Virtually every woman is affected by a gynecological condition or infection at some time during her life. Consider the following:
Aside from AIDS, the most common and serious complication of sexually transmitted diseases among women is pelvic inflammatory disease (PID). In the U.S., more than 1 million women experience an episode of acute PID each year, with teenagers having the highest rate of infection.
It is estimated that 5 million women and girls of childbearing age in the U.S. have endometriosis. Endometriosis is one of the three major causes of female infertility.
Chlamydia, a sexually transmitted vaginal infection, is the most frequently reported infectious disease in the U.S. However, 75 percent of women have no symptoms and may not seek health care. Left untreated, 40 percent of women will develop PID and many of these women will become infertile.
Consider the following gynecological cancer statistics from the American Cancer Society:
Cancer of the endometrium is the most common cancer of the female reproductive organs. It is estimated that 47,130 new cases of endometrial cancer will be diagnosed in the U.S. in 2012, and about 8,010 women will die from endometrial cancer.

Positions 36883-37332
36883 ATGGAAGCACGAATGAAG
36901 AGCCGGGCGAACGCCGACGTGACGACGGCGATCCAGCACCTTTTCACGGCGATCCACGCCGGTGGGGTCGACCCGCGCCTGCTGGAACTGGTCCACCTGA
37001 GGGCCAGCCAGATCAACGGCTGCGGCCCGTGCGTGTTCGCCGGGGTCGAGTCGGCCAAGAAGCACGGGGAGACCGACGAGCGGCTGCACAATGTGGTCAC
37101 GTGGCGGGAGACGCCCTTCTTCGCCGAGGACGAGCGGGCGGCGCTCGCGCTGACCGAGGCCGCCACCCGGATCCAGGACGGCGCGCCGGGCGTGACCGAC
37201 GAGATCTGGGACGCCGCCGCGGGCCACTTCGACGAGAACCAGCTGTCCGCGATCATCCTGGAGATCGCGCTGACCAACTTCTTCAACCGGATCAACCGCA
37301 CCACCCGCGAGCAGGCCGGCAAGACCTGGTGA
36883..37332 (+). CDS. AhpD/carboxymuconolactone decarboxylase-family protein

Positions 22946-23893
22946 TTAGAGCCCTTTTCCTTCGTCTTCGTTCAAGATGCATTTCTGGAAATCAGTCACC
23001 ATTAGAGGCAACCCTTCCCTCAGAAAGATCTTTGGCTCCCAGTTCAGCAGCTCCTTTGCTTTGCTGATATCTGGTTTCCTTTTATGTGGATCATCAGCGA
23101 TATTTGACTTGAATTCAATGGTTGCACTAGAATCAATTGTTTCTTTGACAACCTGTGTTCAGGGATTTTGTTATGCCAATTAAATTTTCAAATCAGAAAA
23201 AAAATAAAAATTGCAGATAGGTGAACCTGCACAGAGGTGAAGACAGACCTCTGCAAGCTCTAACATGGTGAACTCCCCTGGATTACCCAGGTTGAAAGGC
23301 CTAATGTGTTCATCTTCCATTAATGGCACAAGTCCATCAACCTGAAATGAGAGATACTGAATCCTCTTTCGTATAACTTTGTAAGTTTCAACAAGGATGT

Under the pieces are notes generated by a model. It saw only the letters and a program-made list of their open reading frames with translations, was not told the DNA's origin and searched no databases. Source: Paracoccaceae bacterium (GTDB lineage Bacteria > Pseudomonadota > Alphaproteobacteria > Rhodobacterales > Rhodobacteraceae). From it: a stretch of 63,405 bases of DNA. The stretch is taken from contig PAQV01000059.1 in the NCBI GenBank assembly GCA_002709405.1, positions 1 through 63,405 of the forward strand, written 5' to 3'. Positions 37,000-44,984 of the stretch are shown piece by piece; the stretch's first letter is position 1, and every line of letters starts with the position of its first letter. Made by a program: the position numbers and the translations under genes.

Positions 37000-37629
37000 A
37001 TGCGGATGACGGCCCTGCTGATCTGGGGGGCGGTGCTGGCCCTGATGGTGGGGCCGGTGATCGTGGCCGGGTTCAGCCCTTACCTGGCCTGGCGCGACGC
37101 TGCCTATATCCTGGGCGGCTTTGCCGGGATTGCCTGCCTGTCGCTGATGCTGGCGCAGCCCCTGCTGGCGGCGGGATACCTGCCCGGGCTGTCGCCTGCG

Ovarian cancer is the eighth most common cancer among women. It is estimated that about 22,280 new cases of ovarian cancer will be diagnosed in the U.S. in 2012. Ovarian cancer accounts for 3 percent of all new cancers in women and causes more deaths than any other cancer of the female reproductive system. It is estimated that there will be about 15,500 deaths from ovarian cancer during 2012.
The mortality rates for cervical cancer have declined sharply as Pap screenings have become more prevalent. About 12,170 cases of invasive cervical cancer will be diagnosed in the U.S. during 2012. It is estimated that 4,220 women will die from cervical cancer during 2012.
When vulvar cancer is detected early, it is highly curable. It is estimated that about 4,490 cases of vulvar cancer will be diagnosed and 950 women will die from this cancer in the U.S. in 2012.
Vaginal cancer is relatively rare. It is estimated that approximately 2,680 cases of vaginal cancer will be diagnosed in the U.S. during 2012. This year, 840 women will die from vaginal cancer.